What has become obvious to me as I research the mental health literature is that the differences among many mental health disorders are not great.  In some cases, it is only the order in which the symptoms manifest and the title of the publication that seems unique.  Each compulsive, destructive behavior begins in a setting of intolerable and frightening vulnerability.  Only its manifestations differ.

If the self-harm is skin injury, we call it cutting.
If it is an eating disorder, we call it anorexia — or obesity.
If it is vague somatic discomfort and fatigue, we call it fibromyalgia.
If it is self-injurious, judgmental, mercurial, and self-damning, we call it Borderline Personality Disorder.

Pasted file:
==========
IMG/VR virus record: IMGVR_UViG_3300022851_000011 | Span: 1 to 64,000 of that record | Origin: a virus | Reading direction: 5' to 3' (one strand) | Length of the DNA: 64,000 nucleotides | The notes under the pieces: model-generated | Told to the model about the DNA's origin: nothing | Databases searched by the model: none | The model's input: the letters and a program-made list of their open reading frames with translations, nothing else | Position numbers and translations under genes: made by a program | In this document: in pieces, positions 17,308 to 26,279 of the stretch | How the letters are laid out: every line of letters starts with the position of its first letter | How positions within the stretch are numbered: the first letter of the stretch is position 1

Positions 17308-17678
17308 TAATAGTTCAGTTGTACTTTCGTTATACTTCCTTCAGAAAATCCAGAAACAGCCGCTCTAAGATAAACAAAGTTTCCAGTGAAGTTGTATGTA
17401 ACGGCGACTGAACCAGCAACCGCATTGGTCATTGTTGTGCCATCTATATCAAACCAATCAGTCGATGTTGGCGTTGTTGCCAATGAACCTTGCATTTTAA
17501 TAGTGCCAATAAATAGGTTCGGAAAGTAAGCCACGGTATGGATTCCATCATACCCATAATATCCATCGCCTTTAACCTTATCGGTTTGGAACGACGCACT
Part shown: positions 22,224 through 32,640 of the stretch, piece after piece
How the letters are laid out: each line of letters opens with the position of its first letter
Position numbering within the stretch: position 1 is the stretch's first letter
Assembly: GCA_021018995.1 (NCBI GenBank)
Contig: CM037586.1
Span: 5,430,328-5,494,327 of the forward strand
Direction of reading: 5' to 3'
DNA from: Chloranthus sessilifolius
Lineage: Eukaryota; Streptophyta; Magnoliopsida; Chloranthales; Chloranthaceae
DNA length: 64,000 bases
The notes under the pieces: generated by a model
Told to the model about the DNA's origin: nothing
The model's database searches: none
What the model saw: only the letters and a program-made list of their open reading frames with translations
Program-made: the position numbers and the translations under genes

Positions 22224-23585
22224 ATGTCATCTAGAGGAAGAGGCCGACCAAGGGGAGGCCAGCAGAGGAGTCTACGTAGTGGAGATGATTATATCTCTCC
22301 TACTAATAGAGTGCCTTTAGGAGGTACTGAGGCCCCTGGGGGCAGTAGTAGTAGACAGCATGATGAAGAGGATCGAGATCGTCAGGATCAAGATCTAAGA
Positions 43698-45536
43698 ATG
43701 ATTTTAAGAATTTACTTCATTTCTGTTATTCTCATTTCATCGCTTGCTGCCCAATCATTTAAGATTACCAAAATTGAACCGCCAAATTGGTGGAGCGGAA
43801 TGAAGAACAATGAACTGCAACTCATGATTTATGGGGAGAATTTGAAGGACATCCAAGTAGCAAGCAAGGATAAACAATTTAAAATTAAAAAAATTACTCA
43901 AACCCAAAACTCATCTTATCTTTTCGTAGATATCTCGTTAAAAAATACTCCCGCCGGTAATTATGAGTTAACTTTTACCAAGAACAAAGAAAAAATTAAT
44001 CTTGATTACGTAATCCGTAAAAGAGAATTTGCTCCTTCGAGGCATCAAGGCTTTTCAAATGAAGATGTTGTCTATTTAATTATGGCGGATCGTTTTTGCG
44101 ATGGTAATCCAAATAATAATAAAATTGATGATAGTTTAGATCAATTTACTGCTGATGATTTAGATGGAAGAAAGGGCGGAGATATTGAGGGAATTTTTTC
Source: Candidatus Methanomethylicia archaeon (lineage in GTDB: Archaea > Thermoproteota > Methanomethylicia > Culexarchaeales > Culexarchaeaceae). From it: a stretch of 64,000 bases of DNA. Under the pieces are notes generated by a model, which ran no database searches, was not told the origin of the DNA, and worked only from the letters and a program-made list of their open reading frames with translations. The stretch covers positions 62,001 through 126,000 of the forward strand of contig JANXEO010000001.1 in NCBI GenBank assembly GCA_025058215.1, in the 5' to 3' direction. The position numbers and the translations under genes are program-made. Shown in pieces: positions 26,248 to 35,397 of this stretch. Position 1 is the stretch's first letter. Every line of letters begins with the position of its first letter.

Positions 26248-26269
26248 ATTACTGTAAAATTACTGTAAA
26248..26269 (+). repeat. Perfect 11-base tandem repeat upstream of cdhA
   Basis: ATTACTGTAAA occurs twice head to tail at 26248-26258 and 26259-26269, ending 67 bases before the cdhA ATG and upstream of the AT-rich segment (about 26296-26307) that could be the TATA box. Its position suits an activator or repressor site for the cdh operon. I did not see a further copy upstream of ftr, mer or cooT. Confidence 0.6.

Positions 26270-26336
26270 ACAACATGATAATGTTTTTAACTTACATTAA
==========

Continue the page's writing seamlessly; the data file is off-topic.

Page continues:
If it is a search for amnesia, we call it drug or alcohol abuse.
If it is goal-driven anxiety, we call it obsessive-compulsive disorder or work addiction.
If it is compulsive sexual activity, we call it sex addiction.
If there was an identifiable, overwhelming, life-threatening, provocative event, we call it burnout or posttraumatic stress disorder.
If the patient looks normal to the observer, we call it body dysmorphic disorder.

Childhood trauma is at the root of many types of self- harming behaviors.  This is the thesis that I explore and support with new research in Childhood Abuse, Body Shame, and Addictive Plastic Surgery: The Face of Trauma, out this month.